Here are three different figures, three distinct models of evangelizers, worthy of a place of honour among the great pioneers of missionary activity. These three and others besides made these words of St Paul come to life in Mexico: "Although I am free in regard to all, I have made myself a slave to all so as to win as many as possible" (I Cor 9:19). But the apostolic work of so many priests and religious must be reflected on within the whole picture of the missionary activity of the entire Church which receives from Christ the mandate to go and preach the Gospel to all nations. For that reason it must be said along with the Latin-American Bishops at the Puebla Conference that: "the evangelizing work. in Latin America is the result of a unanimous missionary effort on the part of the whole people of God" (n. 9). And this communitarian call to make the Good News present among people continues as a living demand in our own time.

An alive community

4. Through the course of these five centuries your Christian history has passed through various stages, and today the Church which is on pilgrimage in Mexico can rightly boast about being an alive community, active and open to the future. I am filled with joy at knowing that Mexican Catholics represent a quarter of the Latin American Church; that you form a large community of 77 Church territories, with an entirely Mexican hierarchy which accomplishes its mission together with 11,000 diocesan and religious priests working together among the Christian people and leading the pilgrimage of faith.

Your concrete identity is marked by many racial, cultural and religious elements which have established themselves and have shaped the Mexican nation. And this reality of yours has been chosen by the Lord to make you "a chosen race, a royal priesthood, a holy nation, a people who are his own" (I Pt 2:9). In a word, he has chosen you to be a Christian people. In fact, by Baptism you have been incorporated into the Catholic Church, which has come to be a constitutive part of your identity. Precisely out of this identity springs the following question: What mission do you have today as a Christian People? The answer comes out of the very condition of the baptized: you have been called by the Lord to live and proclaim his Gospel in the world, starting with your history as Mexicans with its light and its shadows, yet convinced that your mission is to bear witness to your faith before the world.

New forms of idolatry

5. To evangelize means to announce the Good News. And the Good News which the Christian communicates to the world is that God, who alone is Lord, is merciful towards all his creatures, loves man with limitless love and has sought to intervene personally in his history by means of his Son Jesus Christ, who died and rose for us, to free us from sin and from all its consequences and to make us sharers in his divine life.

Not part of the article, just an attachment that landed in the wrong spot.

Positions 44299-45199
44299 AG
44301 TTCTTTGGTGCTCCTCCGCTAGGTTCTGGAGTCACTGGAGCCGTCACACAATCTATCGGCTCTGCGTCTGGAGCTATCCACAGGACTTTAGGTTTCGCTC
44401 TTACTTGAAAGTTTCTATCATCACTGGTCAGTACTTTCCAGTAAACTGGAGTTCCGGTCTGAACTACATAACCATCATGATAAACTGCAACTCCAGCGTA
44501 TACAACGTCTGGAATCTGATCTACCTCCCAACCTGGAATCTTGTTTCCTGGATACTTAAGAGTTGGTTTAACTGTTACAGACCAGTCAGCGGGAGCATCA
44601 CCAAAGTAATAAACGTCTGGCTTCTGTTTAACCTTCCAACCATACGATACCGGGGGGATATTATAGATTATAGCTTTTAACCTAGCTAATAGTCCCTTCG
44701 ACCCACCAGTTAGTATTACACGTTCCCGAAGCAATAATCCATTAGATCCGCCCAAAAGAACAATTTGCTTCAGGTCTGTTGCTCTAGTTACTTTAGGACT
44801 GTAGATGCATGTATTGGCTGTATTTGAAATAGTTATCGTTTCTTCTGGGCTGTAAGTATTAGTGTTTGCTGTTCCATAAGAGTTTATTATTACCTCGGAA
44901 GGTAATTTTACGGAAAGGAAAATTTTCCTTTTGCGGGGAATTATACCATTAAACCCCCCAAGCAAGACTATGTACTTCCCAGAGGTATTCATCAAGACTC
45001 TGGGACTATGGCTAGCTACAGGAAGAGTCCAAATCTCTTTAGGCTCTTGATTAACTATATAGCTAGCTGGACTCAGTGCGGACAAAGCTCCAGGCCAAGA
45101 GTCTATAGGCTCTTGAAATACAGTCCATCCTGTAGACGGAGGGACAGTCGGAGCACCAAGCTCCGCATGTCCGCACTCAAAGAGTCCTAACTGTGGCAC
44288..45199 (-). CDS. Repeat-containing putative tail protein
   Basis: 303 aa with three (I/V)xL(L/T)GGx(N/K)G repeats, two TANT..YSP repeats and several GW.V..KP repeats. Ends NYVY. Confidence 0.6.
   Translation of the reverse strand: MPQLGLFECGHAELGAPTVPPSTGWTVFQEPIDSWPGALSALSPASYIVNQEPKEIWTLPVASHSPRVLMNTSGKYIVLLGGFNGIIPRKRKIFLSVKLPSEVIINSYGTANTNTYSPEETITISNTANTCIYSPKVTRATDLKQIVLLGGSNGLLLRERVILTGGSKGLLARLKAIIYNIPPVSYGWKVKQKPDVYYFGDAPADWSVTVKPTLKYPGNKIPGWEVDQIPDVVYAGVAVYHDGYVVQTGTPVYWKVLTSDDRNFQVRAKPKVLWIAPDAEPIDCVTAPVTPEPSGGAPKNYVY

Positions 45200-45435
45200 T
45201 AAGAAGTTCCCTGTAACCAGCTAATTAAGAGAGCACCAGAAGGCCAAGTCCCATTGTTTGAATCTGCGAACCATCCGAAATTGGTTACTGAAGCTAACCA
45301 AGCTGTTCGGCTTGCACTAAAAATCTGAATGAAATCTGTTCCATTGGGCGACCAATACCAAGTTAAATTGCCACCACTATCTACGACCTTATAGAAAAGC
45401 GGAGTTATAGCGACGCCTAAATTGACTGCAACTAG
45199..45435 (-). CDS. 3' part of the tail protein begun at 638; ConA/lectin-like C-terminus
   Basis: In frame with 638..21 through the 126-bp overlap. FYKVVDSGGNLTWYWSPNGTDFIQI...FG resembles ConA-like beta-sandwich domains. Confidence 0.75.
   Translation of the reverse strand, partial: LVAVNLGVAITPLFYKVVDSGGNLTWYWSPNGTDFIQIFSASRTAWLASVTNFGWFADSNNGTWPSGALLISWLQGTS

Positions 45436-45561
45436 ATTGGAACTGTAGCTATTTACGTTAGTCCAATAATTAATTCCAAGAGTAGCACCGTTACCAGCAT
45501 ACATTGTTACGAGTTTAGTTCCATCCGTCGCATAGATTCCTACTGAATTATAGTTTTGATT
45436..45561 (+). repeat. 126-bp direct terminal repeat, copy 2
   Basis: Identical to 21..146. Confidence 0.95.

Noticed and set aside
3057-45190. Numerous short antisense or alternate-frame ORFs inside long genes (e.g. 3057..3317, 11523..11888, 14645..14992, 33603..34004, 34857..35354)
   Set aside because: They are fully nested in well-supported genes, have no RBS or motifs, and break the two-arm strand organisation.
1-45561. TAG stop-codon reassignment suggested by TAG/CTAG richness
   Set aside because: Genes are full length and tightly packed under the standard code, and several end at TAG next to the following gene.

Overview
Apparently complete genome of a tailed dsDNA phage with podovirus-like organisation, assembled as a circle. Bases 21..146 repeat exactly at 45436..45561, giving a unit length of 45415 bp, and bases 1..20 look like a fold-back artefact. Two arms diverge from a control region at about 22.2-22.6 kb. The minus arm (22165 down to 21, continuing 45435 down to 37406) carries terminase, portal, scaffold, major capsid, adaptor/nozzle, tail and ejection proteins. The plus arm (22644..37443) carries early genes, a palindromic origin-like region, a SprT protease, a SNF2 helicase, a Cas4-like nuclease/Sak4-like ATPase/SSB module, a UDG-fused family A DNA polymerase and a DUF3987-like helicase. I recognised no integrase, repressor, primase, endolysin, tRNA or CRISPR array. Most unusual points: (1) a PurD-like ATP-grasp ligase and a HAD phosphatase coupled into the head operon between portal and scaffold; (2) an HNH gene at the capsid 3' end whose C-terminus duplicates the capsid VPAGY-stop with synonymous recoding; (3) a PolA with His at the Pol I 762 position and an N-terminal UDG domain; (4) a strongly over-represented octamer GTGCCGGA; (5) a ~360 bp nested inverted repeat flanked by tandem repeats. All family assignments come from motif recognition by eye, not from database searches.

Who is this God who alone is Lord?

We have heard it in the first Scripture reading. The Prophet Ezekiel told us: "Here I am; I myself will take care of my flock and watch over it" (34:11). He is the shepherd who goes looking for the lost sheep, who takes care of the wounded sheep and places all of them under his care and protection (cf. Ez 34:16). Thus he did with the chosen people, sealing with them a covenant and beginning a history of salvation through which Yahweh leads and frees Israel (cf. Instruction Libertatis Conscientia, 44). The Psalm we proclaimed teaches that very thing: "The Lord does justice and defends all the oppressed he taught Moses his ways and his deeds to the children, of Israel" (Ps 103:6-7).

For this reason the Lord in his infinite love wanted to bring the Good News to all nations, making the chosen people an instrument to announce the promised salvation: "I will make you a light to the nations that my salvation may reach to the ends of the earth" (Is 49:6). 6.. This action by God reaches its high point in Jesus Christ. And Mary receives this Good News in the Annunciation in order to communicate it later to others; indeed, as soon as she receives the Lord's message she goes off to a city of Judah to take it to Elizabeth her relative and proclaim God's marvels in which she has placed her faith: "My soul magnifies the Lord, my spirit rejoices in God my Saviour" (Lk 1:46-47).

This very God whom the New Testament reveals to us as One and Three, has manifested himself in the humanity of his Son Jesus Christ, conceived in Mary's womb. To evangelize is, above all, to proclaim. Jesus: his life and teachings, his values and choices, his death and resurrection for us. In his preaching and in his deeds we find the meaning of the words "God alone is the Lord" because the whole mystery of Jesus, his teachings, his miracles, his life, are in the service of the Kingdom and the Lordship of God.

He preached the Gospel to the poor, to those without hope, to the little voiceless ones, to the marginalized, to sinners, to those considered impure in their day because they were lepers, to the paralytics and the blind, and in general to all persons who needed to be freed from some sort of evil. "He took away our infirmities and bore our diseases" (Mt 8:17) and taught us that the condition for being his disciple is to follow him.